Sequence accuracy and genbank
murphy at PHRI.NYU.EDU
Fri Dec 8 22:15:29 EST 1989
In article <8912080616.AA04908 at genie.gene.com> botstein at gene.com
(David Botstein) writes:
>... the level of accuracy required is dependent upon the use to
>which the sequence is to be put. More important ... is an agreement
> on a labeling scheme that associates with each sequenced base
> (or stretch of bases) an estimate of the expected reliability...
I agree completely. There is definitely a place in the databases
for less than perfect sequences. I'm not sure what kind of accuracy
we're talking about, though: 95% sounds a bit low-one reading
of one gel on one strand should produce better than that.
(I would also be surprised if the databases were really only
99% accurate). But how do you define accuracy? What about the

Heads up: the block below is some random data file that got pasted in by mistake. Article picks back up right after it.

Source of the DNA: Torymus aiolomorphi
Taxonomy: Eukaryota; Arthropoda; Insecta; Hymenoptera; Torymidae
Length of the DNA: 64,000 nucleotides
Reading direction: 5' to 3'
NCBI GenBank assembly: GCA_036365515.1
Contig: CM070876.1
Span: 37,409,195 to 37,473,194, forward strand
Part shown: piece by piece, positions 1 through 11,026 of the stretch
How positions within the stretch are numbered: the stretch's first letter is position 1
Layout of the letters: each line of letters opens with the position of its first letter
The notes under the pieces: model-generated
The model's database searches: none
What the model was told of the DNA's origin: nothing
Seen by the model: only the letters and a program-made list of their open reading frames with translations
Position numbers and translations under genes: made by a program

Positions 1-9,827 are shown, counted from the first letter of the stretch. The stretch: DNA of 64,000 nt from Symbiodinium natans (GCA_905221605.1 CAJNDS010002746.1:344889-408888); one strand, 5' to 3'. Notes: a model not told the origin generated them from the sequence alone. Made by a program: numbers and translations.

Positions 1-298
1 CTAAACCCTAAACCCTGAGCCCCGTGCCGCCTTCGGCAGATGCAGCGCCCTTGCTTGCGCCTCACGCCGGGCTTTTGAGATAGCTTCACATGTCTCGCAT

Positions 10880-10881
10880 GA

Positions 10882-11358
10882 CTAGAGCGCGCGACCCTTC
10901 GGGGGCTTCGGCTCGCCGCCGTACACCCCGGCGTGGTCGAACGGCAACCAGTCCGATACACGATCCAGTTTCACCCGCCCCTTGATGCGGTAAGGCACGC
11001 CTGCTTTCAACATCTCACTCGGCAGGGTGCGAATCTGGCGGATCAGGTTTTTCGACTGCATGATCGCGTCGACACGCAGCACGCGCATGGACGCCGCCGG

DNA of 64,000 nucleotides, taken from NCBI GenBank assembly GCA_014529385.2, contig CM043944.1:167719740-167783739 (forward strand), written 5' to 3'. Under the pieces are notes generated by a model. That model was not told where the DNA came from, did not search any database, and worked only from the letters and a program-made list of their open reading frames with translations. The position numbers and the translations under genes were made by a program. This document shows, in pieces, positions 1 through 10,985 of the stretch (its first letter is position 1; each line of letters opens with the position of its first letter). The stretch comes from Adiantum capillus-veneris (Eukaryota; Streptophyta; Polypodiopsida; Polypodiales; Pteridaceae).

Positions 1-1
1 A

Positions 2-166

1 kb of sequence that I have 99.8% confidence in (there's two
uncertain bases) that is almost 100% single-strand generated?
I had to walk that far to find the bit I was interested in, and
I'm unlikely to sequence the other strand in the near future.
In the meantime, that sequence could be useful to somebody else.
I don't think the search algorithms will be too much bothered;
a frameshift would simply cause tfasta to score a hit against two
reading frames in the same entry. It ought to be possible to
determine what level of inaccuracy, randomly distributed (which
is probably not usually the case), would be required to miss
scoring a hit at a given level of similarity. This is the number
we should be aiming for.
On the related subject of when people should be required to
submit sequences to the databases, I think that those who are
using "it's not perfect yet" as an excuse will just find themselves
some other reason for delay. Submission of sequences upon
acceptance of a manuscript is something that has to be enforced
by the journals. I find the "it's not our responsibility" attitude
of some respected journals quite offensive.
murphy at phri.nyu.edu
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